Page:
Employers who had been searching for a way to best  implement the Department of Labor’s new overtime regulations (the “Final Rule”), which are set to go into effect on December 1, 2016, received an early holiday gift on Tuesday, and from one of President Obama’s appointed jurists, no less.  On November 22nd, Judge Amos Mazzant of the U.S. District Court for the Eastern District of Texas granted a nationwide preliminary injunction against implementation of the overtime regulations.  As a result, the Department of Labor will not  be able to enforce the regulations as of  December 1, 2016.

The Final Rule, issued on May 18th of this year, under the direction of a memorandum signed by President Obama, has been controversial since its inception. Changes under the new regulations  were set to raise the minimum salary threshold for the FLSA’s white-collar exemptions from $455 per week ($23,660 annually) to $913 per week ($47,476 annually).  The DOL  was also set to update the salary threshold every three years to reflect the 40th percentile of full-time, salaried wage earners in the lowest-wage Census region, with the first update being on January 1, 2020.  These changes were set to affect more than 4 million workers  nationwide.  Although the new regulations  did not modify the FLSA’s duties test, they significantly changed the scope of the white-collar exemptions.

More than four months after the final rule was announced and only two and half months before it was set to go into effect, Nevada and Texas, along with  19 other states, sued the Department of Labor in the Eastern District of Texas to challenge the new overtime rules in Nevada v. U.S. Department of Labor.  The state plaintiffs alleged that the new regulations, which more than double the minimum salary threshold,  obliterated the text of Section 213(a)(1) of the FLSA and congressional intent to exclude employees who work in a “bona fide executive, administrative, or professional capacity.”

The Department of Labor, on the other hand, argued that it had the authority to define and limit the scope of the white-collar exemptions, that the new salary threshold was reasonable, and the regulations warranted deference under the U.S. Supreme Court’s 1984 decision in Chevron U.S.A., Inc. v. Natural Resources Defense Council, Inc.  In October, the state plaintiffs moved for an emergency preliminary injunction during the pendency of the litigation.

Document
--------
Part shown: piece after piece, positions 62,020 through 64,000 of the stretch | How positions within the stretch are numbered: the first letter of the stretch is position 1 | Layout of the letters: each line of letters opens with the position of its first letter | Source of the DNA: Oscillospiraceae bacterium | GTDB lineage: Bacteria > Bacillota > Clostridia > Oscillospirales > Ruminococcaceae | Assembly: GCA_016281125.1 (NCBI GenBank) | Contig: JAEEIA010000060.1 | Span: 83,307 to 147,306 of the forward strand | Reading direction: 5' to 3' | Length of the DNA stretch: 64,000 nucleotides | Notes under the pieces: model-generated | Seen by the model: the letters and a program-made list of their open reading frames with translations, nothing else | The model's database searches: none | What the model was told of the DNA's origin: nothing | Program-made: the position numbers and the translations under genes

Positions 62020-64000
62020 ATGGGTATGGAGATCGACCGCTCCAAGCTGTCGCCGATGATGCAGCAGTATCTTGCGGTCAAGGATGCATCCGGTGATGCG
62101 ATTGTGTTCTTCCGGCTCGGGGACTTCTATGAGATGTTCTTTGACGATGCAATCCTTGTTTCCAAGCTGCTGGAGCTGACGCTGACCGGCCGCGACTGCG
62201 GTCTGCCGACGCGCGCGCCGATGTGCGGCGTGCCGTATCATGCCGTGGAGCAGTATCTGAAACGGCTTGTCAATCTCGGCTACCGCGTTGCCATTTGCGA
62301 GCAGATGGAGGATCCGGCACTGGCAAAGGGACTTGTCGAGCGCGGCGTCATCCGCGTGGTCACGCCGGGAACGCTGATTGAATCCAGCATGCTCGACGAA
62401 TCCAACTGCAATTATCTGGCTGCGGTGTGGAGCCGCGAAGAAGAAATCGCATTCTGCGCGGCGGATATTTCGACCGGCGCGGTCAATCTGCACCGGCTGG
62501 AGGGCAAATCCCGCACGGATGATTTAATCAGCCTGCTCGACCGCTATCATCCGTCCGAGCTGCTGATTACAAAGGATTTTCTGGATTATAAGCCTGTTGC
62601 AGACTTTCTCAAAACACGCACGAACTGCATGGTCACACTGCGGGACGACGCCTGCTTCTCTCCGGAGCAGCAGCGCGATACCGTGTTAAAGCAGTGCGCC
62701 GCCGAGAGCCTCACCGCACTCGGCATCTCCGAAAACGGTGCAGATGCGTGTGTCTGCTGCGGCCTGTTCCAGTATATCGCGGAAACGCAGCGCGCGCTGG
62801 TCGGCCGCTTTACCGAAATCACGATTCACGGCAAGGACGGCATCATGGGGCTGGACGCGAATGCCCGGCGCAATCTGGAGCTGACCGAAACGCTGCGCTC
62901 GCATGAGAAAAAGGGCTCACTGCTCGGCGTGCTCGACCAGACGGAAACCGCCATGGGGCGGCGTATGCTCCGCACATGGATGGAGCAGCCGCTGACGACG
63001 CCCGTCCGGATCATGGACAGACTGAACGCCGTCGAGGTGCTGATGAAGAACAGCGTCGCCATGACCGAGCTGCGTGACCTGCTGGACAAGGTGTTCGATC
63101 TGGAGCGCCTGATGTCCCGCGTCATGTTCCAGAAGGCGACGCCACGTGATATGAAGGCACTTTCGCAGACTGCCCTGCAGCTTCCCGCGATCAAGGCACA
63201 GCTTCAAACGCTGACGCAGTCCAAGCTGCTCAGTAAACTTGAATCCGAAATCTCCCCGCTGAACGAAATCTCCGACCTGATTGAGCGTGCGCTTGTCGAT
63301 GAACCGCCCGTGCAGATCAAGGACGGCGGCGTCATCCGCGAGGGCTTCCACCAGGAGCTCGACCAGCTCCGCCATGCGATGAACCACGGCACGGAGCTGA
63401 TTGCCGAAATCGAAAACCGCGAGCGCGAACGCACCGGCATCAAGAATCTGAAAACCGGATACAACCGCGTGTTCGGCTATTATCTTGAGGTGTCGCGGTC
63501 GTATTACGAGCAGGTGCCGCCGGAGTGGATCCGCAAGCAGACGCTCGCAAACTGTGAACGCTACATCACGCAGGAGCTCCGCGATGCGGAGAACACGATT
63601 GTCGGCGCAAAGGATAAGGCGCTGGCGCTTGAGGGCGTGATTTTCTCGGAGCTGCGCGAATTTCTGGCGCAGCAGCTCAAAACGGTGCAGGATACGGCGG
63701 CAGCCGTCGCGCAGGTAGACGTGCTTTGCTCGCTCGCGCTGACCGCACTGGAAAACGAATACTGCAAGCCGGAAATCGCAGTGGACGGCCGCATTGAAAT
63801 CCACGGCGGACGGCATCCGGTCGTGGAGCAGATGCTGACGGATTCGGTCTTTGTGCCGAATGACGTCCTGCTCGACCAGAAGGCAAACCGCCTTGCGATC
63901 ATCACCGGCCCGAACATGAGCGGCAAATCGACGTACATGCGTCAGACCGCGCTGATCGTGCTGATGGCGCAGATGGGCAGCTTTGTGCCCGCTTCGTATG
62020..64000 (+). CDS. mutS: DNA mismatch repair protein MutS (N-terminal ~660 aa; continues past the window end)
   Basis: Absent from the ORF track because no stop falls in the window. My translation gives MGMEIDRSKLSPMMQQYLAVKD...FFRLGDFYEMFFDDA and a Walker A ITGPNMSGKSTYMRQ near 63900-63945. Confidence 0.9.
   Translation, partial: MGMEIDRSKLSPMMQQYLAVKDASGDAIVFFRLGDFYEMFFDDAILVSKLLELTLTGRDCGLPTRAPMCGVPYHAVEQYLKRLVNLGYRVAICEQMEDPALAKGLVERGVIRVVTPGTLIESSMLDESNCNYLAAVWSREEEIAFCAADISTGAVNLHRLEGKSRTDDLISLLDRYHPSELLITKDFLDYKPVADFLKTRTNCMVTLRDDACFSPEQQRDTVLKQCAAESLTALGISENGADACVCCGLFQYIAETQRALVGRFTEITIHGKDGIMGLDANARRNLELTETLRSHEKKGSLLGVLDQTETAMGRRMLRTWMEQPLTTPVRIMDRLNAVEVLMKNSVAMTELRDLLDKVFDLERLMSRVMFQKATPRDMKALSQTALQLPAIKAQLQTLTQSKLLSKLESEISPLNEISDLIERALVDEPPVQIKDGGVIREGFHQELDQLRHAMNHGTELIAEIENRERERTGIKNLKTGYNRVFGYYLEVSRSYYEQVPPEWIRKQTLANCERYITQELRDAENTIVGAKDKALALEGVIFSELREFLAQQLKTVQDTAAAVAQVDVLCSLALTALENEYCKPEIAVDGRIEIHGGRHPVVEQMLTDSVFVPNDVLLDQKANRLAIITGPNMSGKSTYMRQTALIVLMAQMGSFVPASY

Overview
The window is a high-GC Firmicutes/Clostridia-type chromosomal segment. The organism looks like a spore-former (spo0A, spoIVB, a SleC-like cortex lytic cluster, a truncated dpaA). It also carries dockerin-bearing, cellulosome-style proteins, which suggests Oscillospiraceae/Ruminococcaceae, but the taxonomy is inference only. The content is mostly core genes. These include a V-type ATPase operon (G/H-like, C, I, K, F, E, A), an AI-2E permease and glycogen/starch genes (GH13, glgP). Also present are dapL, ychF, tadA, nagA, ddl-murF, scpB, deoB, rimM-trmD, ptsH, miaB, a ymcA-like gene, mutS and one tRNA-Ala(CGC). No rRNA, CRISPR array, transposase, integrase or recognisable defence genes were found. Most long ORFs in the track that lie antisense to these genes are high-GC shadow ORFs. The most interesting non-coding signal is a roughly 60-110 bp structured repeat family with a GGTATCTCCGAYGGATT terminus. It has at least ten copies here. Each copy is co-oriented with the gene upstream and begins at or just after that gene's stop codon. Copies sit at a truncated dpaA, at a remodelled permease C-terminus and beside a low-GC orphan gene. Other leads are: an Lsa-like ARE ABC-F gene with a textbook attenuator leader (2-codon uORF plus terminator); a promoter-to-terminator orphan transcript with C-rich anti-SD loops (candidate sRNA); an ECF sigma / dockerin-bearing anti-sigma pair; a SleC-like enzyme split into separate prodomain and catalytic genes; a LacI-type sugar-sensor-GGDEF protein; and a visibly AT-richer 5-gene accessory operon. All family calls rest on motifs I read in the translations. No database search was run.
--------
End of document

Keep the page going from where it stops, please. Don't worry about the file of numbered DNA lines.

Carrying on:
On November 22nd, Judge Mazzant  issued an order granting the state plaintiffs’ motion for a nationwide preliminary injunction.  Judge Mazzant concluded that the FLSA  did not grant the Department of Labor the authority to supplant the FLSA’s duties test by focusing instead on a  minimum salary threshold.  The injunction effectively  precludes the Department of Labor from implementing and enforcing the new regulations against employers.  That being said, the Department of Labor has stated that it is considering all its options and thus may appeal  Judge Mazzant’s Order  to the U.S. Court of Appeals for the Fifth Circuit.

Because of the intervening Thanksgiving holiday and the fact that the new rule’s implementation date was set to take place in eight (8) days, employers need to be vigilant for any developments from the Department of Labor during the early part of next week.  Employers also need to understand that Judge Mazzant only issued a preliminary injunction – not a permanent one – so it is difficult to predict how long the rule will be stayed or whether the overtime rule will actually be overturned.

Employers who were waiting and had not yet implemented a compensation plan to comply with the proposed rule are in the best possible position since they can refrain from implementing those plans until the 5th Circuit or possibly the U.S. Supreme Court reach a decision on the matter. However, employers who have already implemented their new compensation plans in a real quandary.  Do they leave such plans in place, in order to avoid a loss of employee morale and retain the best talent, or do they rescind them – especially if their competitors are doing the same?  That is a business consideration, rather than a legal decision, companies will have to make, depending on their respective circumstances.  Norton Rose Fulbright’s employment and labor team will continue to closely monitor every development in this area and provide additional updates.

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